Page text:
But glorious as were these works of St. Peter's disciple, the Evangelist and Apostle St. Mark was also to receive the dignity of Martyr. The success of his preaching excited against him the fury of the idolaters. They were keeping a feast in honor of Serapis; and this gave them an opportunity which they were not likely to lose. They seized St. Mark, treated him most cruelly, and cast him into prison. It was there that our Risen Lord appeared to him during the night, and addressed him in these words, which afterwards formed the slogan on the coat of arms of the Republic of Venice: "Peace be to thee, Mark, My Evangelist!" To which the disciple answered: "Lord!"—for such were his feelings of delight and gratitude that he could say but that one word, as it was with St. Mary Magdalene, when she saw Jesus on the morning of the Resurrection. On the following day St. Mark was put to death by the pagans. He had fulfilled his mission on earth, and Heaven opened to receive the Lion, who was to occupy the place allotted to him near the throne of the Ancient of Days, as shown to the Prophet of Patmos—St. John—in his sublime vision (Apoc. 4).
In the ninth century the West was enriched with the relics of St. Mark. They were to taken to Venice; and, under the protection of the sacred Lion, there began for that city a long period of glory. Faith in so great a Patron achieved wonders; and from the midst of islets and lagoons there sprang into existence a city of beauty and power. Byzantine art raised up the imposing and gorgeous church, which was the palladium of the Queen of the Seas; and the new Republic stamped its coinage with the Lion of St. Mark. Happy would it have been for Venice had she persevered in her loyalty to Rome and in the ancient severity of her morals.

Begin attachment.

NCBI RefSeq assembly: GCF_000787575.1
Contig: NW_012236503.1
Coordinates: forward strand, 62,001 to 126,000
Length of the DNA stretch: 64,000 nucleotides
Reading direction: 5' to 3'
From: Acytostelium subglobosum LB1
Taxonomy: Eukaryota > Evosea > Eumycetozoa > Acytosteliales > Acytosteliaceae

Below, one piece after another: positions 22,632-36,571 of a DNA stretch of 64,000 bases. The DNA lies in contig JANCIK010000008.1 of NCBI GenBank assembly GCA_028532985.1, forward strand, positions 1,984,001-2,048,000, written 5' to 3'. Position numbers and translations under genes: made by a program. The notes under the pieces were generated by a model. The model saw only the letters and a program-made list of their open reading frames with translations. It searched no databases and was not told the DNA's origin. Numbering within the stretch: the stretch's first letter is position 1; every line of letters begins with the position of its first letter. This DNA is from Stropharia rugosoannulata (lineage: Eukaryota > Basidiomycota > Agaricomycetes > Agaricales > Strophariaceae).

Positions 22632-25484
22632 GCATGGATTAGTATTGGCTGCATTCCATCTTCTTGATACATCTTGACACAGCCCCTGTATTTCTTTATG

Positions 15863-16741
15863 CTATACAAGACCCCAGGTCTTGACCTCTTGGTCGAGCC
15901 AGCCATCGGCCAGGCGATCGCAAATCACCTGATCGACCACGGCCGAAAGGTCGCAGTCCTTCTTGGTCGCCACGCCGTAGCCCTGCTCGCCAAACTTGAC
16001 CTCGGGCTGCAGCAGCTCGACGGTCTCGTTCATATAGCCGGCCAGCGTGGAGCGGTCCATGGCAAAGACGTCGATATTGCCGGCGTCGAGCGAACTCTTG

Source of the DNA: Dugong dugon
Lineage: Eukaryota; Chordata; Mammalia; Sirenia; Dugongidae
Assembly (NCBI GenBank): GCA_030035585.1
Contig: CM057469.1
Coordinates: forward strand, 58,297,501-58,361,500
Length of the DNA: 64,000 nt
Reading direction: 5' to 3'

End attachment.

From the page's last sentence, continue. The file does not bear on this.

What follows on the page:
Thou, O St. Mark, art the mystic Lion, who, with the Man, the Ox, and the Eagle, art yoked to the chariot whereon the King of Kings pursues His triumphant course through the earth. Ezechiel, the prophet of the Ancient Testament, and St. John, the prophet of the New Law, saw thee standing nigh the throne of Jehovah. How magnificent is thy glory! Thou art the historian of the Word made Flesh, and thou dost publish to all generations His claims to the love and adoration of mankind. The Church reveres thy writings, and bids us receive them as inspired by the Holy Ghost.
It was thou that, on the glad day of Easter, didst announce to us the Resurrection of Our Lord: pray for us, O holy Evangelist, that this divine mystery may work its effects within us; and that our hearts, like thine own, may be firm in their love of our Risen Jesus, that so we may faithfully follow in Him that new life which He gave us by His Resurrection. Ask Him to give us His peace, as He did to His Apostles when He showed Himself to them in the Cenacle, and as He did to thee when He appeared to thee in thy prison.
Thou wast the beloved disciple of St. Peter; Rome was honored by thy presence: pray for the Church of Rome, against which the wildest storm is now venting its fury. Pray to the Lion of the Tribe of Juda: He seems to sleep; and yet we know that He has but to show Himself, and the victory is gained.
Apostle of Egypt, what has become of thy flourishing Church of Alexandria, Peter's second See, the hallowed scene of thy martyrdom? Its very ruins have perished. The scorching blast of heresy made Egypt a waste, and God, in his anger, let loose upon her the torrent of Islam. Centuries have passed since then, and she is still a slave to error and tyranny: is it to be thus with her till the coming of the Judge? Pray, we beseech thee, for the countries thou didst so zealously evangelize, but whose deserts are now the image of her loss of faith.
And can Venice be forgotten by thee, who art her dearest patron? Obtain for her that she may be purified and return to God, Who has chastised her in His justice.